By Mary Duggan

Everyone seems to be buzzing about a story in the Los Angeles Times entitled, “Access to grocers doesn’t improve diets, study finds.” It references a study that confirms what I have long said about healthy eating – access to grocery stores is not enough. Yes, food deserts are immoral and problematic. Yes, economics figure largely into obesity. But, apparently from the results of this substantive study, proximity to fast food seems to be the big determinant in being too big. If it’s there and it’s cheap and it’s fast and it’s delicious who can say no to fast food. WHY? Because fast food is addictive, just like cigarettes, and so we need to call this bad boy by its real name DRUGS, and JUST SAY NO!

I am a huge fan of Dr. David Kessler. Kessler is the former head of the FDA largely responsible for taking on the tobacco industry. If you have not read his thrilling book, A QUESTION OF INTENT: A Great American Battle with a Deadly Industry then I strongly suggest you do. If you enjoyed Russell Crowe in the film The Insider, and you are willing to take on a substantive and thrilling read, then you will love this book.

Mary meets Dr. David Kessler and gets her book signed in 2003

Mary meets Dr. David Kessler, San Diego, 2003: Back in the pre-raw days of too many Cinnabons!

Okay, I am in the nerd category where I actually have an autographed copy, but that is a story for a different day. I bring up Kessler in this discussion because now he has taken on the deadly fast food industry in his bookThe End of Overeating: Taking Control of the Insatiable American Appetite.If you haven’t read it yet, I urge you to do so before you eat even one more fast food meal layered with fat, sugar and salt – the Bermuda Triangle of addictive additives.



My job, as I see it, is to protect my family (and hopefully yours in the process) from these drug dealers by keeping my family off the streets, out of the malls and eating at home where I create as many meals as I can that meet my definition of fast food: available, affordable, delicious and nutritious. Fast food that is not junk food is a challenge; but it is do-able. I think the food system, if you will, that is most able to get the job done is raw foods.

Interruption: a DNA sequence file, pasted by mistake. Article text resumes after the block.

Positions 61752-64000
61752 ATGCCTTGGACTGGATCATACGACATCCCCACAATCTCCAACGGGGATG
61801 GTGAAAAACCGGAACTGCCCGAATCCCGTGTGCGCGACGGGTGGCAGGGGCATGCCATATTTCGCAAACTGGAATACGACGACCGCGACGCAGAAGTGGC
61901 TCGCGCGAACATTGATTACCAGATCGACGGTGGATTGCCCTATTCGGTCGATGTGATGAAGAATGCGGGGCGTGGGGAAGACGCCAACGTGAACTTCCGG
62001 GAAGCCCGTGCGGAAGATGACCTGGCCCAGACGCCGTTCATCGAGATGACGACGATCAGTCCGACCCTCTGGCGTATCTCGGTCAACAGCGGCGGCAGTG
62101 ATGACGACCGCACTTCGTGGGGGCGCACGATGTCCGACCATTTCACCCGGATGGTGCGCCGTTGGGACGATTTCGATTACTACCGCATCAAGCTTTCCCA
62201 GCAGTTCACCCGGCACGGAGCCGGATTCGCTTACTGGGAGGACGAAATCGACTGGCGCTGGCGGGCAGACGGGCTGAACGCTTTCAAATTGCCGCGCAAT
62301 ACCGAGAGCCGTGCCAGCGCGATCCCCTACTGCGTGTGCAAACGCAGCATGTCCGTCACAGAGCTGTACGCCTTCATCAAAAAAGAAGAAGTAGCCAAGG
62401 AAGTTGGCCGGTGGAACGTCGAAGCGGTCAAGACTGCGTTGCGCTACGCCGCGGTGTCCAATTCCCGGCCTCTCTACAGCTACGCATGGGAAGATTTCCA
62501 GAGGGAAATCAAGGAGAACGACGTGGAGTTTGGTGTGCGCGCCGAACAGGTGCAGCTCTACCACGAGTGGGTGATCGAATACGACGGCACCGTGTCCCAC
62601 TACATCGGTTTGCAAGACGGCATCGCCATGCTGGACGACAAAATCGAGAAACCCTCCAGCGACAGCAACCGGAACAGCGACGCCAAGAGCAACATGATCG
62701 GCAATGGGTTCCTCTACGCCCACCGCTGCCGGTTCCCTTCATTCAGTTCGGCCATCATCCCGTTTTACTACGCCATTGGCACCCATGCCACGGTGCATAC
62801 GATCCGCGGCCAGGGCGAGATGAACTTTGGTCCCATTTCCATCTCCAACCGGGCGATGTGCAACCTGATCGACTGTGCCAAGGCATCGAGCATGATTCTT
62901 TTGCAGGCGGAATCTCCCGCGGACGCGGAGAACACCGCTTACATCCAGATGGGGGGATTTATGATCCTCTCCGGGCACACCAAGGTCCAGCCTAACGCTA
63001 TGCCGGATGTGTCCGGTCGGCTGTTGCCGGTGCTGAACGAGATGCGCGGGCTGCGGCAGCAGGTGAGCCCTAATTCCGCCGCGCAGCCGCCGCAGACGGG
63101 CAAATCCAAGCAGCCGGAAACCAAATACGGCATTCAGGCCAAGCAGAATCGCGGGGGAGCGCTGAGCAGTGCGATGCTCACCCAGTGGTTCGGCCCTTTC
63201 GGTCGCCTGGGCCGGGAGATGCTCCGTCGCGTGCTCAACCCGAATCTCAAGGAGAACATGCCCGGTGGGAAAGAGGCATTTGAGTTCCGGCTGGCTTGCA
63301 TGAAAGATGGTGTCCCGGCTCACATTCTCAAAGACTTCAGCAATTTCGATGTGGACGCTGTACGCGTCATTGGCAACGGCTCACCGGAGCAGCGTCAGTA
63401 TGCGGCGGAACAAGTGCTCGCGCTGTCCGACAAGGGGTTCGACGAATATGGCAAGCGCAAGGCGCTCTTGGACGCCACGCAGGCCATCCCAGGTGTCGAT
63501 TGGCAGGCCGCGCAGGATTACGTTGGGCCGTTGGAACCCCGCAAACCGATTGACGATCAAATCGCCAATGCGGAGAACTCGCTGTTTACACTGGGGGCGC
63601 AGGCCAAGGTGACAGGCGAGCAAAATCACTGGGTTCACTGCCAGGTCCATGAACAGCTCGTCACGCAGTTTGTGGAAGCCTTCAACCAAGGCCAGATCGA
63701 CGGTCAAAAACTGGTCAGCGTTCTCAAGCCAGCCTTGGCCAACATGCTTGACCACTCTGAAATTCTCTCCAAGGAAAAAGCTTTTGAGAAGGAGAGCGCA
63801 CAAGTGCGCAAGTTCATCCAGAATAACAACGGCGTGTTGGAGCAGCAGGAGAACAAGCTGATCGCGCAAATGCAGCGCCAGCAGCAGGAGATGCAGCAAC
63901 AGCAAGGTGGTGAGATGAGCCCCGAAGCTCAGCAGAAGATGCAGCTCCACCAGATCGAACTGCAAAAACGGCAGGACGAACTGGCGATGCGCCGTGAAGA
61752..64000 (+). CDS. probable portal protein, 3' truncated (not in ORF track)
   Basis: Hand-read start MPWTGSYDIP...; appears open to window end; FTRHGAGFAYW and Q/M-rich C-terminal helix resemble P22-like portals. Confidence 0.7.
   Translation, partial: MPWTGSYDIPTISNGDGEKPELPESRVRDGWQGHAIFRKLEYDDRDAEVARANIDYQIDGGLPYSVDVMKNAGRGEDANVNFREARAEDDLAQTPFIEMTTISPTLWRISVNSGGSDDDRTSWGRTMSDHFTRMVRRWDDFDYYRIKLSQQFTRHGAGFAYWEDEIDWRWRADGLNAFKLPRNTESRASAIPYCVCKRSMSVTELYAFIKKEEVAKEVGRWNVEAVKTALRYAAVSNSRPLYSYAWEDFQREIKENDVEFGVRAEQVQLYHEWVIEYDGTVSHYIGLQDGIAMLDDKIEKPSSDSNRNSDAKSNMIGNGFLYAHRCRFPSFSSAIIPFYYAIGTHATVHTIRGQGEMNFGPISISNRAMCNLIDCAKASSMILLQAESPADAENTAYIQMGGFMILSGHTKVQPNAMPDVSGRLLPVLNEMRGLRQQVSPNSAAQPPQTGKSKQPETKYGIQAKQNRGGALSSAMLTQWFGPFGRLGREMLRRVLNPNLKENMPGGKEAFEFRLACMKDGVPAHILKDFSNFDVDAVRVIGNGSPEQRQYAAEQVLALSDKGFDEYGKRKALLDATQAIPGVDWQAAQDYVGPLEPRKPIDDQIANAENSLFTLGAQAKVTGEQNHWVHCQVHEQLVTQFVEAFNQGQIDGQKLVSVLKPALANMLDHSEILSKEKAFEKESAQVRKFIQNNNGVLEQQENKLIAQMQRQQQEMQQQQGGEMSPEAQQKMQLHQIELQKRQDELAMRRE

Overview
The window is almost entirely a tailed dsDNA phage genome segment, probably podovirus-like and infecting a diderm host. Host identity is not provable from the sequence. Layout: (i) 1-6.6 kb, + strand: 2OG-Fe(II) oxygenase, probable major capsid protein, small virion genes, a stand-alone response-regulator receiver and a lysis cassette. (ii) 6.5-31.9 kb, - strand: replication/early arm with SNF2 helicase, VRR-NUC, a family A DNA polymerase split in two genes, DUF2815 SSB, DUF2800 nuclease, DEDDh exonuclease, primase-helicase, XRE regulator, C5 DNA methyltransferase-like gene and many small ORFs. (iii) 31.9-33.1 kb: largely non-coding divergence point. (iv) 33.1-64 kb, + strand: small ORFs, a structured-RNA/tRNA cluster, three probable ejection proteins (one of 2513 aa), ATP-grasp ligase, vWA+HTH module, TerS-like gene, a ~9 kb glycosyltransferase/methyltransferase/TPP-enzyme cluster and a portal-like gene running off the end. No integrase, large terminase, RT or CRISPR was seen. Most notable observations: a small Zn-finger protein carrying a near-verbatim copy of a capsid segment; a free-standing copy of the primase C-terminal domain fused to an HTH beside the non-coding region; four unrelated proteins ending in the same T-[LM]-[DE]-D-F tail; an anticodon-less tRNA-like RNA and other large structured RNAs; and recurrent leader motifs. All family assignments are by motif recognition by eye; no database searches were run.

When Annie first trained as a raw chef, we could not get her out of the kitchen. The meals she prepared were incredibly complex, extremely labor intensive, layered with rare and often expensive ingredients and for the most part delivered to the table hours after I had passed my limits of patient endurance. Awaiting raw foods, I almost starved. Crabbiness was ever-present. Important work was left undone.  I knew if we were going to be successful raw foodists that I would have to find a different and I think better way. I still struggle daily with food choices and food preparation and grocery shopping and the incessant call of oh so available take out food. But, I am miles from where I started. And raw soups have been a big help to me on my personal journey to eat food that my brain recognizes, food that satiates my family and me, food that switches the hunger switch to off.

SOUP QUEEN KRISTEN SUZANNE arrived in the nick of time.


Two years ago my work life was so all consuming that creating enough time for our preferred living foods lifestyle was damn near impossible. Fortunately, Clare stepped into the abyss and presented me with just the tiniest little raw cookbook. Authored by raw chef, Kristen Suzanne Helmstetter, and one of many available on her website, Kristen Suzanne’s EASY RAW VEGAN SOUPS met my primary criteria for raw recipes: authentic ingredients, quick prep time and DELICIOUS. I now own lots of Kristen Suzanne’s itsy bitsy cookbooks and I consider her a raw goddess as I enjoy lots and lots of her imaginative and FAST recipes. We pair her soups with any number of wonderful salads and they easily become satisfying main meals. If I am really pinched for time, I pack our raw soups into three go mugs and the Duggan Sisters hit the road with quick and restorative fast food.

TOMATOES: Eat ‘em now while you can actually taste ‘em.

We make ORANGE TOMATO soup once a week all year long and it’s always great, especially paired with a savory salad and creamy rosemary dressing. But, when the tomatoes are summer delicious and I can grab the basil from my own yard then this recipe really knocks my socks off.  Note: when I am preparing this in the middle of the winter and the juice oranges are sweet, but the tomatoes are mealy, I add a squeeze of agave nectar to help the pitiful winter tomatoes hold their own. I have even substituted dried basil in a pinch; but the recipe definitely suffers from a lack of fresh basil. I have also found that Roma tomatoes are a must; any others just make a mess of the smooth, silky texture that makes this soup light enough to serve as a beverage.  Also, this recipe doesn’t make a whole lot; so after you’ve tried it once, if you really love it, double it. We call this ORANGE TOMATO SOUP but Kristen Suzanne named it after her nephew and I would never want to get between the love we aunties feel for our nephews so here’s a page right out of Kristen Suzanne’s book.


Yield 5 cups

This soup is named after my adorable nephew who is always telling me “knock-knock” jokes. Our favorite is the joke about “orange-you-glad…” hahaha, I’m laughing even now as I write this.

1 pound Roma tomatoes, chopped
2 cups fresh orange juice
1 – 2 cloves garlic
2 teaspoons shallots, chopped
1/2 teaspoon Himalayan crystal salt
1/2 green onion, minced (white and 1-inch of green)
1/4 cup fresh basil, finely chopped
black pepper, to taste

Blend all of the ingredients, except the green onion, basil, and pepper, until smooth. Pulse in the green onion and basil. Season with black pepper. Pour into serving bowls and enjoy this high-energy soup.

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